Known for actually being one of the hardest constellations to see in the night sky, Octans is actually the pole star of the Southern hemisphere. Finding Octans is a great way to be able to find the South Celestial Pole in the night sky, but as it is quite faint, it can be pretty difficult to spot all of its stars. Let’s look at everything you need to know about Octans.
- Bordered By; Tucana, Indus, Pavo, Apus, Chamaeleon, Mensa, Hydrus.
- Named after; The Octant
- Declination; -90°
- Brightest Star; Nu Octantis
- Best seen; September
- Size rank; 50th
- Constellation family; Lacaille
- Pronunciation; OCK-TANS
What is Octans named after?
Whilst a quadrant is a quarter of a circle and a sextant is a sixth of a circle, Octans takes its name from an octant, which is an eighth of a circle in Latin. Most other constellations can be traced back to Greek and Babylonian times, but actually, although Octans takes its name from Latin in a round-about way, it isn’t direct. It is actually name after the octant device, which is a navigational instrument.
Who founded the Octans Constellation?
Octans forms part of the Lacaille family of constellations, which were all discovered by Nicolas Louis de Lacaille. They were named after his devices that he used whilst travelling the world – this includes other constellations like Sculptor and Telescopium. Although a Frenchman, all of Lacaille’s constellations that we currently recognise were discovered in the 1750s whilst he was in South Africa.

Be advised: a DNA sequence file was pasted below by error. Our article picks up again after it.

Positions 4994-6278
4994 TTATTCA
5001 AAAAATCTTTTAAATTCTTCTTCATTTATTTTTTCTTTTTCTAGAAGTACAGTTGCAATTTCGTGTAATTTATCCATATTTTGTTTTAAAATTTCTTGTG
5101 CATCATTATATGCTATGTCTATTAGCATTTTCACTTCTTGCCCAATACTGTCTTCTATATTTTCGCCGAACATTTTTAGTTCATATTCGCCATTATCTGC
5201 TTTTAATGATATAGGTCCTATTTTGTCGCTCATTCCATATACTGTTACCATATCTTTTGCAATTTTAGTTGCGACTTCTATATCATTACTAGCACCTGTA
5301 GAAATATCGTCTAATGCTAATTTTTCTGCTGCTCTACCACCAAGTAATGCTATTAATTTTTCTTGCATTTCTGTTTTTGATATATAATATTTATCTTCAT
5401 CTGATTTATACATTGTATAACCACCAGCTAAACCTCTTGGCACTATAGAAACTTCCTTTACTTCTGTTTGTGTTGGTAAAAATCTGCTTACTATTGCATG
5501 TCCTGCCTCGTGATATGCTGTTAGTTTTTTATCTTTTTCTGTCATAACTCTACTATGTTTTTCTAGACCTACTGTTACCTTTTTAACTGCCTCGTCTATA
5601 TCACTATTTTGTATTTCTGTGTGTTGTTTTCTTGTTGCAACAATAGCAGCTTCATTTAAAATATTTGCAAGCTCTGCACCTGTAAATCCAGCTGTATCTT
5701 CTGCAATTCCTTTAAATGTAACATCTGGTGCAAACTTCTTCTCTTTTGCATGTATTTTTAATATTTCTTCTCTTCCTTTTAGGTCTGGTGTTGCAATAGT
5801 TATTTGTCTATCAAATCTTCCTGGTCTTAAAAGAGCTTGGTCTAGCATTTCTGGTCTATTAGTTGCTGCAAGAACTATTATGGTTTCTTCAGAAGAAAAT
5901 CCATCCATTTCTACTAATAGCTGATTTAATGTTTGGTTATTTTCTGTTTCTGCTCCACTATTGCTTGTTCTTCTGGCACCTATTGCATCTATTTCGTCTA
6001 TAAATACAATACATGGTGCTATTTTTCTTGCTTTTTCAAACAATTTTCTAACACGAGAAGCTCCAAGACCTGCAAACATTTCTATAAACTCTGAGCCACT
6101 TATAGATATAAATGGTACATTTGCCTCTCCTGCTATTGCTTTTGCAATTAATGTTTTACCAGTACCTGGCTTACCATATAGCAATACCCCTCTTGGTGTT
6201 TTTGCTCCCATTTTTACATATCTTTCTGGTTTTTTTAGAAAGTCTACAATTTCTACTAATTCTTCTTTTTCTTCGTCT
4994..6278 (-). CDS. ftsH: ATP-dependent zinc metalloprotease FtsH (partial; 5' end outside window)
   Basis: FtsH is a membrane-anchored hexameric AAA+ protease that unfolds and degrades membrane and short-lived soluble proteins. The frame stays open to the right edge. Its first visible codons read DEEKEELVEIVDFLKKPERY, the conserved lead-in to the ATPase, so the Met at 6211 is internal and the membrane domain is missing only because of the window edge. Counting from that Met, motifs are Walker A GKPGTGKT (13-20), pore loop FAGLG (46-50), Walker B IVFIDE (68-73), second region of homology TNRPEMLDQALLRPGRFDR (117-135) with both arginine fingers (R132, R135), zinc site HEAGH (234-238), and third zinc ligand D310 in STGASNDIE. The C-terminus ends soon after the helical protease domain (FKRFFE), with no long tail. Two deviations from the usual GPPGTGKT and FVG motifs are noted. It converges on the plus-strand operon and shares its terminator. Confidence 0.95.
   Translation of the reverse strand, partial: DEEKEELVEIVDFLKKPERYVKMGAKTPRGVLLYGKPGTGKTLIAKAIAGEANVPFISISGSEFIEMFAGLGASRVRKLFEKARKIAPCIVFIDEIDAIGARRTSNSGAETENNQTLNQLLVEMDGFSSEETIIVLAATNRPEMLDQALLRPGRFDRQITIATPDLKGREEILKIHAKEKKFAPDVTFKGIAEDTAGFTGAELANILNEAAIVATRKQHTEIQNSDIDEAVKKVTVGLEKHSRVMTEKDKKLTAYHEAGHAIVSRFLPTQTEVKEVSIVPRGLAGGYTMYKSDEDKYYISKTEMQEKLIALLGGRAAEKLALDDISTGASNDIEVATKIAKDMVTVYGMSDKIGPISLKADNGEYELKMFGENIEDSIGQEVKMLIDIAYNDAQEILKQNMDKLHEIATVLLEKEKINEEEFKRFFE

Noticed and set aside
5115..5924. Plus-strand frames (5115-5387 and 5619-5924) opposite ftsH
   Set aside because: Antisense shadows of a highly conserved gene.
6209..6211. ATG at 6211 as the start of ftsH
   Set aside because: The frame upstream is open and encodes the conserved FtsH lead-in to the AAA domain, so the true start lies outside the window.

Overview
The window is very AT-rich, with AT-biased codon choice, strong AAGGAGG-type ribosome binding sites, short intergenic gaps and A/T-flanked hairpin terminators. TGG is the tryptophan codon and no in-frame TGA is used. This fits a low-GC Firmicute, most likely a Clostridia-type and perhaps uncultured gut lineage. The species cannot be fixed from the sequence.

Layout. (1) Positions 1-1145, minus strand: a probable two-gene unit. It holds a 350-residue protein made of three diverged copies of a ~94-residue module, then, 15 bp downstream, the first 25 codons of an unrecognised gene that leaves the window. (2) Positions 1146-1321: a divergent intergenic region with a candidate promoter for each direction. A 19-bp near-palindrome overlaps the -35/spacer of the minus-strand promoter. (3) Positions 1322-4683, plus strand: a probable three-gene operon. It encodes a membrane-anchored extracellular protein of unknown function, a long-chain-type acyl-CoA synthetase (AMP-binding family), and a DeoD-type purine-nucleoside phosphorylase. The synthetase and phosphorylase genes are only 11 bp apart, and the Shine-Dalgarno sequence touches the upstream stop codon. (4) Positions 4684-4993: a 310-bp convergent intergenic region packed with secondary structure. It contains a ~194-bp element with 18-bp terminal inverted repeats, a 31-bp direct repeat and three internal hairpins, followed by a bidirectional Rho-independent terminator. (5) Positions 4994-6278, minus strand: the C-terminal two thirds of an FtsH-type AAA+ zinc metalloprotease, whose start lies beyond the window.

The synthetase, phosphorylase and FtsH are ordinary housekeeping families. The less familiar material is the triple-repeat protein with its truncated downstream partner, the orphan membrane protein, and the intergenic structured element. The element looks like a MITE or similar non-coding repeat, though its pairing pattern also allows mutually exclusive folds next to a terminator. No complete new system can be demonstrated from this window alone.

How can I see Octans in the sky?
If you’re looking to find Octans, then you’ll need to be located in the Southern hemisphere to do this. The best time of year to see the constellation is during the month of September. All of the other constellations that surround Octans, like Pavo, are all relatively faint and small, so it can be difficult to find them.
Main stars of Octans
Octans is a constellation with relatively few stars, and most of them are quite faint and difficult to see. Though it’s not impossible to find, and here’s the major stars of Octans.
- Nu Octantis (ν) – The brightest star in the constellation is Nu Octanis. Although it’s the brightest start, that isn’t saying much, as it is still relatively faint when compared to other constellations. It is a binary star, made up of a combination of an orange giant with a red dwarf star as the secondary. Recently, astronomers have theorized that Nu Octantis is actually a large planet, with a greater mass than Jupiter (which is the largest in our solar system).
- Beta Octantis (β) – Another binary system star, Beta Octantis is the second brightest within the constellation. This means that although it is very faint, it can still be spotted without a telescope. Astronomers estimate that it’s around half a billion years old, and it makes up another one of the corners of the Octans triangle.
- Delta Octantis (δ) – The final corner of the triangle is made up of the star Delta Octantis. It is an orange giant start that actually has a mass that is very similar to our own Sun. It also has a very similar age to our own Sun too, with an estimated age of around 4.5 billion years.
All in all, this is a small and faint constellation, but if you’re in the Southern hemisphere, then it’s definitely worth looking out for. Although all of the constellations in this area are very faint, it only has three major stars to identify, which makes it one of the easiest to find. The bad news is that you’ll never see it if you’re in the Northern hemisphere, as it sets below the horizon and is impossible to see from a Northern location.